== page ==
[Date Prev][Date Next][Thread Prev][Thread Next][Date Index][Thread Index]

#4297: Aristide Partisans Block Haiti (fwd)


Monday June 19 12:01 PM ET 

 Aristide Partisans Block Haiti
 By MICHAEL NORTON, Associated Press Writer 

 PORT-AU-PRINCE, Haiti (AP) - Supporters of former President
Jean-Bertrand Aristide set a large fire outside the U.S. Embassy and
stoned vehicles in the streets, paralyzing Haiti's capital as they
demanded the release of last month's election results. Setting tire
barricades aflame, protesters blocked Port-au-Prince's main arteries
with hulks of vehicles, junked refrigerators and large rocks.
Demonstrators lit a large pile of debris in front of the U.S. Embassy
and chanted anti-American slogans. Haitian police watched but did not
intervene. The violence came two days after Haiti's top election
official fled the country after receiving a death threat. Leon Manus had
refused to authenticate results from May 21 elections that would give
Aristide's party control of Haiti's Senate. The United States, United
Nations and Organization of American States have challenged the
vote-counting process, which opposition leaders say would set Haiti
 on the road to a one-party state under Aristide. Manus fled to the
United States on Saturday. Two other members of the elections
 council resigned Thursday.                                          
Monday's violence was the second time in a week that Aristide supporters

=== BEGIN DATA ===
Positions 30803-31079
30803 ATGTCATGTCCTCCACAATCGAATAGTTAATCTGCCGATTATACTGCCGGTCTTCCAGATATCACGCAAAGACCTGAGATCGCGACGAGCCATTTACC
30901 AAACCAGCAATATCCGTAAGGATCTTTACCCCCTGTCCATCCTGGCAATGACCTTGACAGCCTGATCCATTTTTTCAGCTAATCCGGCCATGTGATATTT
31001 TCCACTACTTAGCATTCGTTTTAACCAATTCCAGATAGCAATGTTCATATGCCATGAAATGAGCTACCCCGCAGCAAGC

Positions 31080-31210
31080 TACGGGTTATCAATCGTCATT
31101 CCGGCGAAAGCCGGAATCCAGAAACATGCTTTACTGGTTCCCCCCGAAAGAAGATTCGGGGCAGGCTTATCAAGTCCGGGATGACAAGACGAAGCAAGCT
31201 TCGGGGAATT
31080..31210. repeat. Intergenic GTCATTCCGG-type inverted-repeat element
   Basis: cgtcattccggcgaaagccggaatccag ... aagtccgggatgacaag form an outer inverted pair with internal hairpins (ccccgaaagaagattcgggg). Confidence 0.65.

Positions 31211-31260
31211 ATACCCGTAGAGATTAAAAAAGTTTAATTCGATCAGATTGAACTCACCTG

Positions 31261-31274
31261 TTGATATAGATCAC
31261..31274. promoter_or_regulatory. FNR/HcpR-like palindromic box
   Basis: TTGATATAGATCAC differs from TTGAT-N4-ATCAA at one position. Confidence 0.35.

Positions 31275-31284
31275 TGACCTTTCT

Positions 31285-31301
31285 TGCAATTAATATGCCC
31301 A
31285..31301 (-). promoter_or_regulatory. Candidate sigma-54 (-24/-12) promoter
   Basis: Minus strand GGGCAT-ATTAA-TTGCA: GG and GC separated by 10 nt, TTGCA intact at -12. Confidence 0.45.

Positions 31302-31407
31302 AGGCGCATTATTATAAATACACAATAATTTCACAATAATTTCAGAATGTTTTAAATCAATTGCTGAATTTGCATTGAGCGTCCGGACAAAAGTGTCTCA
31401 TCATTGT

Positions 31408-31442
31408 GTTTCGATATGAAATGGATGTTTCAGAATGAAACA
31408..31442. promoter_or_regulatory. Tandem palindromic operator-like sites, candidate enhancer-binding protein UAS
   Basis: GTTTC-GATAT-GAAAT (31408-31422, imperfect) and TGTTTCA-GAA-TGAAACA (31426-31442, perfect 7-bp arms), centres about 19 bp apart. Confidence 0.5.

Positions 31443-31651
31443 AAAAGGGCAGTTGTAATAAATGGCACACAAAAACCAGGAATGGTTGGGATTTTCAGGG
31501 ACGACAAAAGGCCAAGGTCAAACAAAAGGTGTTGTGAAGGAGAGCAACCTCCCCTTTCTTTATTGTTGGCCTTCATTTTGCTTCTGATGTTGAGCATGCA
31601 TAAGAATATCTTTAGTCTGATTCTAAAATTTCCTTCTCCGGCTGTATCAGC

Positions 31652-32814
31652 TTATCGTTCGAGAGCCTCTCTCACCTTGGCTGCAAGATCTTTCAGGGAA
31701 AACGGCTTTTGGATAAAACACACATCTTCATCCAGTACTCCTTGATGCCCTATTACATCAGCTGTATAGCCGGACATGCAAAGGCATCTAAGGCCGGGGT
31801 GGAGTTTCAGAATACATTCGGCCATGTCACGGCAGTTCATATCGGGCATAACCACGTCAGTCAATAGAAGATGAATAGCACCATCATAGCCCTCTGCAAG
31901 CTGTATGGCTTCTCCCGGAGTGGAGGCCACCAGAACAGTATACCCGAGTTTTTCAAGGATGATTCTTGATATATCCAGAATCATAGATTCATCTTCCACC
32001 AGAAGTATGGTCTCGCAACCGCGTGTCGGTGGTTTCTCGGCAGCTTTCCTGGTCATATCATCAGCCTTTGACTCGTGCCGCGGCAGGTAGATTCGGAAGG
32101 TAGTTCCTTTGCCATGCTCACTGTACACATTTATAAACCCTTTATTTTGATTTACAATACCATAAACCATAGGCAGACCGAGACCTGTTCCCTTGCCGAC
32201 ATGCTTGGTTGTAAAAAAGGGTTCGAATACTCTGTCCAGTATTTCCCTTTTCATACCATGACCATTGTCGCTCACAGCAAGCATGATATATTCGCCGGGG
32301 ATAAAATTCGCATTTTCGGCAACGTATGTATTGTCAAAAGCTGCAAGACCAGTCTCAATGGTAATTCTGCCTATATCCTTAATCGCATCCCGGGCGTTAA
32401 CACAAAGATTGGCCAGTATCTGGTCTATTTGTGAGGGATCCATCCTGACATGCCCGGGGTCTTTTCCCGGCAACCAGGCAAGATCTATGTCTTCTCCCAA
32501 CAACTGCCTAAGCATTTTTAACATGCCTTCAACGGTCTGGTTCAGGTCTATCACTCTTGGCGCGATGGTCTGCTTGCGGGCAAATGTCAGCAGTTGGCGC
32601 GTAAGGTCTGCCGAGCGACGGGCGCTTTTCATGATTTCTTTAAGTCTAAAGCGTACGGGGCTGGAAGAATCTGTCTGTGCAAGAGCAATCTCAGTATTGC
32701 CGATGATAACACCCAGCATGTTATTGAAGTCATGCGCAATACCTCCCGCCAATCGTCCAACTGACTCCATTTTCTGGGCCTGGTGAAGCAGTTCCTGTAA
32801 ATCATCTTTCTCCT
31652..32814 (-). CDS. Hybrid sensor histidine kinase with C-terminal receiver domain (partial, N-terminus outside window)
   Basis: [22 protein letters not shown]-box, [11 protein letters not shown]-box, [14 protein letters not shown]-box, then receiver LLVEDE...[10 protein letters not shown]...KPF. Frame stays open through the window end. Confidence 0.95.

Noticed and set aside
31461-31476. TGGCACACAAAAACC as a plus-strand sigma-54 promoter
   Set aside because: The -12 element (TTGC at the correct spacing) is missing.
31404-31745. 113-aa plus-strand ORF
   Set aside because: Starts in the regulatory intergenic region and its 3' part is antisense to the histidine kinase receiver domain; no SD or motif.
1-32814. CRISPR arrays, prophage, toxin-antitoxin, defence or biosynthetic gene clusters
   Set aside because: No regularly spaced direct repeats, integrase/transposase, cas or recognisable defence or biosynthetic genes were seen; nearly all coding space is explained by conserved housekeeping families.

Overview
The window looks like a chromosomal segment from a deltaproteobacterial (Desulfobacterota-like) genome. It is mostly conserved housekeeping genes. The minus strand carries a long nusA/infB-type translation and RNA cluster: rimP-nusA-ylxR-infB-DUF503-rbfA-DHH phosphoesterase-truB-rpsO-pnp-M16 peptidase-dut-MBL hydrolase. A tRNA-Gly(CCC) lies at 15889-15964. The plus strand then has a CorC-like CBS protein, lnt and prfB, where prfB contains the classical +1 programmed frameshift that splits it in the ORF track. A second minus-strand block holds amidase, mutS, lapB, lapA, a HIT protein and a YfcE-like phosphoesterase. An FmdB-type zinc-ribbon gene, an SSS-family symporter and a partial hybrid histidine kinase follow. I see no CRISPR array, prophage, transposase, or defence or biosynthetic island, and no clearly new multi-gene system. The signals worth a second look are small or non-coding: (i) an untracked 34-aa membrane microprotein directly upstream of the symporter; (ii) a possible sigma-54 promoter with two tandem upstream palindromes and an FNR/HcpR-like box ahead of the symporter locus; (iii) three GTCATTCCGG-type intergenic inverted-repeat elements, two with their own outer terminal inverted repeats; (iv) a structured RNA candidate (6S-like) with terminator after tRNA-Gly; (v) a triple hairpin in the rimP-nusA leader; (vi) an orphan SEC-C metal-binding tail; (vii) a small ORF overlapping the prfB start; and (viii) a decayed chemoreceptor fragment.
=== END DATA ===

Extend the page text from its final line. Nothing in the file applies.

had paralyzed the capital. On Friday, they threw stones and threatened
more violence if election results were not published.Council member
Macajou Medard told the private Radio Haiti Inter on Monday that results
would be published this week. To restore constitutional government,
Haiti held elections for the lower house of Parliament and 19 of 27
Senate seats. Preliminary results showed Aristide's Lavalas
 Family party winning 16 Senate seats and more than 20 of 83 lower house
races. Lavalas also won more than half of 133 mayoral races. The OAS
said the voting was acceptable but that the method used to determine
 winners wasn't. Haitian law says that to win in the first round, a
candidate must get 50 percent plus 1 vote. If not, the top two finishers
meet in the second round. Officials count all the ballots cast, and then
discarded all but the four top vote-getters. Critics say counting
 only the top contenders violated electoral law. The count gave at least
eight of 17 Senate seats to Aristide candidates who otherwise would have
to face a second round on June 25. A pro-Aristide parliament should be
installed by July. Aristide - who served as president from 1991-1995 -
is expected to win presidential elections in November. Haiti hasn't had
a constitutional government since President Rene Preval, an Aristide
ally, shut down parliament in January 1999 to resolve an 18-month power
struggle with the opposition majority party. Preval then appointed a new
premier by decree.